By MICHELLE HARRIS
THE state government considered and knocked back plans for a $600 million container terminal at Mayfield, but is denying it was because of Nathan Tinkler’s rival coal loader plan or that it always intended to privatise its ports.
And it has emerged a government probity check of Mr Tinkler’s coal terminal pitch for the same Mayfield site found no problems with the proposal, which is now at the centre of the Independent Commission Against Corruption’s latest inquiry.
Mr Tinkler’s coal loader proposal was refused by cabinet in 2012, after he put it directly to the government via its unsolicited proposals process in late 2011.
It was submitted despite earlier advice and opposition from Treasury, the Hunter Development Corporation and the Newcastle Port Corporation, that the project had probity problems because competitive tenders to redevelop the state-ownedformer steelworks site had never allowed for the possibility of a coal loader.
A probity check was done for the Coalition government, by O’Connor Marsden and Associates, and ‘‘no probity issues were reported’’, a government spokesman said.
The earlier competitive tenders included the development of an intermodal terminal on the waterfront, from which the Anglo Ports consortium was identified as the preferred tenderer.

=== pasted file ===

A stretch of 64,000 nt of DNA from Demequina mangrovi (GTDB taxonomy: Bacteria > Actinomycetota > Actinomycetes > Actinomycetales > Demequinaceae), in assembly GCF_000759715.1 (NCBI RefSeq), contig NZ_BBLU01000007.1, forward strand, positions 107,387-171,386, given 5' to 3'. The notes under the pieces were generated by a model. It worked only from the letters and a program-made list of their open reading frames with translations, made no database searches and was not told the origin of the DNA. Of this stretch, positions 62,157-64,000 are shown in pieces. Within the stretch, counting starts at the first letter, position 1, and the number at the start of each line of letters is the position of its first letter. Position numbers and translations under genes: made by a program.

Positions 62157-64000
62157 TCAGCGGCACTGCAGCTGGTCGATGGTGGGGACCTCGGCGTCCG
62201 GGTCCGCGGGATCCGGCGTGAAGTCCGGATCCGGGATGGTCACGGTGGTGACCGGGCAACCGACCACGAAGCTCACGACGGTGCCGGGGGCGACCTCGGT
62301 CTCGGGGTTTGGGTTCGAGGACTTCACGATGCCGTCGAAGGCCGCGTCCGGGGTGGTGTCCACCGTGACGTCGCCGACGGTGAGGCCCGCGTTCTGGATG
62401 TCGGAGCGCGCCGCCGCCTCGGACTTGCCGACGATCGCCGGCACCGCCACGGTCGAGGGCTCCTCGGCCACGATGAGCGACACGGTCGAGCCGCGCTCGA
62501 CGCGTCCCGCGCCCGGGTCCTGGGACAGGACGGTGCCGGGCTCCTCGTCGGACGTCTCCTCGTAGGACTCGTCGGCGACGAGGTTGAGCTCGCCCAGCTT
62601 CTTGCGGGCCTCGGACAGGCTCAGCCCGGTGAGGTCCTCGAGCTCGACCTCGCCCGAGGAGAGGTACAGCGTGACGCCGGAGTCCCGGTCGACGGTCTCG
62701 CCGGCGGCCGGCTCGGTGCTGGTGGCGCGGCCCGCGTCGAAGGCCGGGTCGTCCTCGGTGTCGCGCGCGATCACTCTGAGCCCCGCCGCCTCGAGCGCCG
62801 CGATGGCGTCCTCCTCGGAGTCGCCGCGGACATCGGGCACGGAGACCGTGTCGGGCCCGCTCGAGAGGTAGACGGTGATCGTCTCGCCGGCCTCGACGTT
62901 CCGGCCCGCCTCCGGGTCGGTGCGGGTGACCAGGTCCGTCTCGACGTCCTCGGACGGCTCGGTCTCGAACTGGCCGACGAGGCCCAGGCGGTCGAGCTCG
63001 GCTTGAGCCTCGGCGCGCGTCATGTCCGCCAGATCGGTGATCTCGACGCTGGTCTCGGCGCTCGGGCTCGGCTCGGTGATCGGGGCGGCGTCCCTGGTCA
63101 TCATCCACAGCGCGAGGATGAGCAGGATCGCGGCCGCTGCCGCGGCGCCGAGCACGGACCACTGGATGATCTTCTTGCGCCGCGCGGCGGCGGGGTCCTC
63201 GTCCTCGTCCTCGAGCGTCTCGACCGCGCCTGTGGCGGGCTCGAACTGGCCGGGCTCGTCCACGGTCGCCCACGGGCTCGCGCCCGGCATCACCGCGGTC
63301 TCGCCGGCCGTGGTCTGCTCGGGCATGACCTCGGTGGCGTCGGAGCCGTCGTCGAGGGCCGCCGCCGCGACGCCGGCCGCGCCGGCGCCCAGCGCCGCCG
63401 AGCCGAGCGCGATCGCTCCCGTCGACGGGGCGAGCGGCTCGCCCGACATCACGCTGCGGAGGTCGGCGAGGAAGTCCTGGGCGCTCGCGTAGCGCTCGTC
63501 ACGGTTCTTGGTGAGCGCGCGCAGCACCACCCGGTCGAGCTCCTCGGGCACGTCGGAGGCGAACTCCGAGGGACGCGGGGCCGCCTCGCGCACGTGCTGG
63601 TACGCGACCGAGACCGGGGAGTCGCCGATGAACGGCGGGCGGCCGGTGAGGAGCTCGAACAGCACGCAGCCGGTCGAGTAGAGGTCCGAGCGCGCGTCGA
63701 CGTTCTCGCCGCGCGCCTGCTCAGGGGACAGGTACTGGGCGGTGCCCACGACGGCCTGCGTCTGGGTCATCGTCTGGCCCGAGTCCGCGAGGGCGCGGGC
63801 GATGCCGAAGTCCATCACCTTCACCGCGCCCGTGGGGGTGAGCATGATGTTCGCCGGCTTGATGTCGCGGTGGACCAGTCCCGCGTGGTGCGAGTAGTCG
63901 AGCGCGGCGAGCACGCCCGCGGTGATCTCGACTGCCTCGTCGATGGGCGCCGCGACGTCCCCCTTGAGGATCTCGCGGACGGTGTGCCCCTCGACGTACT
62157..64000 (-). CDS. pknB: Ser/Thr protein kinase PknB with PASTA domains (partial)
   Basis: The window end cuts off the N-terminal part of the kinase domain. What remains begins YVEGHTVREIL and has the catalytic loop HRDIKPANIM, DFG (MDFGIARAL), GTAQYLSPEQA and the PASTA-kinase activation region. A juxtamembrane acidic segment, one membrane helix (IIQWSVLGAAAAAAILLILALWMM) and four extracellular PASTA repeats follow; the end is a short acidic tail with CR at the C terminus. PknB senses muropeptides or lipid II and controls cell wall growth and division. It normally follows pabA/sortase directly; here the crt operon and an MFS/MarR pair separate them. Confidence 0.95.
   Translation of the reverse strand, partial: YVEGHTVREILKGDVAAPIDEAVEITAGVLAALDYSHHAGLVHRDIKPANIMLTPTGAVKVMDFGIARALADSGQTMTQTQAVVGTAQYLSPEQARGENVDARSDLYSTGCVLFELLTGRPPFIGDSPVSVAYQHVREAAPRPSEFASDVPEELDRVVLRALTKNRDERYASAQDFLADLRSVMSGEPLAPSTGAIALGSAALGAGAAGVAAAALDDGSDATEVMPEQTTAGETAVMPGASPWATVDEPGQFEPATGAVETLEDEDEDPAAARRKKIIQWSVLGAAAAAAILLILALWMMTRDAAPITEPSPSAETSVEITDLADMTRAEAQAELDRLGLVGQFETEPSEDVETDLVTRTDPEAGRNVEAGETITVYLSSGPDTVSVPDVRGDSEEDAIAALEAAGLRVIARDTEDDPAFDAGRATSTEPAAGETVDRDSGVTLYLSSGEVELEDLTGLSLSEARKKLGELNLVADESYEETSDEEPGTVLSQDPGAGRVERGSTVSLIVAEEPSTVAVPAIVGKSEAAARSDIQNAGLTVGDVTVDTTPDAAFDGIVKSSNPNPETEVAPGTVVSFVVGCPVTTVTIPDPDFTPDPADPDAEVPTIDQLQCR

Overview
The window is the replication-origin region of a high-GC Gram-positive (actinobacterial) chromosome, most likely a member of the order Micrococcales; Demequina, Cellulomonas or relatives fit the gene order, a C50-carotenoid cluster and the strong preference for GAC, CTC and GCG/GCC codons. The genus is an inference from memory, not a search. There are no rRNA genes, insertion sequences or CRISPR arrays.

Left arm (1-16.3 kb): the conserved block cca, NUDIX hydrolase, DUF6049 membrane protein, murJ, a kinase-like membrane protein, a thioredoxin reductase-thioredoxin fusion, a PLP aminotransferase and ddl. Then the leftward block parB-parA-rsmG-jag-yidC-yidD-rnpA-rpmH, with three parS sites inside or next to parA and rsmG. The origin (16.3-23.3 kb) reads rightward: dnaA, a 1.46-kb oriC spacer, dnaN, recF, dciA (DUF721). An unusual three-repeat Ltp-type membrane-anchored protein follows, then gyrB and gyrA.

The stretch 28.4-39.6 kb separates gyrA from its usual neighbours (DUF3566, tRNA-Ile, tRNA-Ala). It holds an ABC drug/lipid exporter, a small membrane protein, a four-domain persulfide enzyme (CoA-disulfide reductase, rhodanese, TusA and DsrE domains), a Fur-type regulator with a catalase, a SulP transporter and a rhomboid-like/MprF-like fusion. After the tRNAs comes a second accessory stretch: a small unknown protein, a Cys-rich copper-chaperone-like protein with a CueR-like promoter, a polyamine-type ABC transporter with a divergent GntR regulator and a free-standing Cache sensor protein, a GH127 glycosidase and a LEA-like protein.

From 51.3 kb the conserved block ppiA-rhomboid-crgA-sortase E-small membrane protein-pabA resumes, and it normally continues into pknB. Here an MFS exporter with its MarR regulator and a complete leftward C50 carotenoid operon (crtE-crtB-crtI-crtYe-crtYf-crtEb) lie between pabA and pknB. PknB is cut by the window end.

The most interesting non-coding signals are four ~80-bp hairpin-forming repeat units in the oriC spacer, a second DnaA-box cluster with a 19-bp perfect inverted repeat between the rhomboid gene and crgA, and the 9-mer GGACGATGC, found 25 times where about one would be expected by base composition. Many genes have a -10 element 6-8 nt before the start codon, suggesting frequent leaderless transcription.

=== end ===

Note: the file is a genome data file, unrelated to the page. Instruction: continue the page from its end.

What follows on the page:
While the commission has heard former treasurer Eric Roozendaal allegedly blocked the proposal while Labor was in office, the Coalition never pursued it either.
The spokesman said the government ‘‘reviewed the proposal following the  election and decided not to proceed’’.
He did not give reasons for the decision, but denied Mr Tinkler’s Hunter Ports proposal interfered with the container proposal or that the government had always intended to lease the state’s ports.
Plans to privatise the Botany, Kembla and Newcastle ports were announced in each of the government’s first three budgets.
As a result, Kembla will become the state’s next container terminal instead of Newcastle.
The commission is investigating alleged secret payments in 2010 and 2011 from Mr Tinkler’s Patinack Farm to a slush fund run by a former staff member of ex-resources minister Chris Hartcher.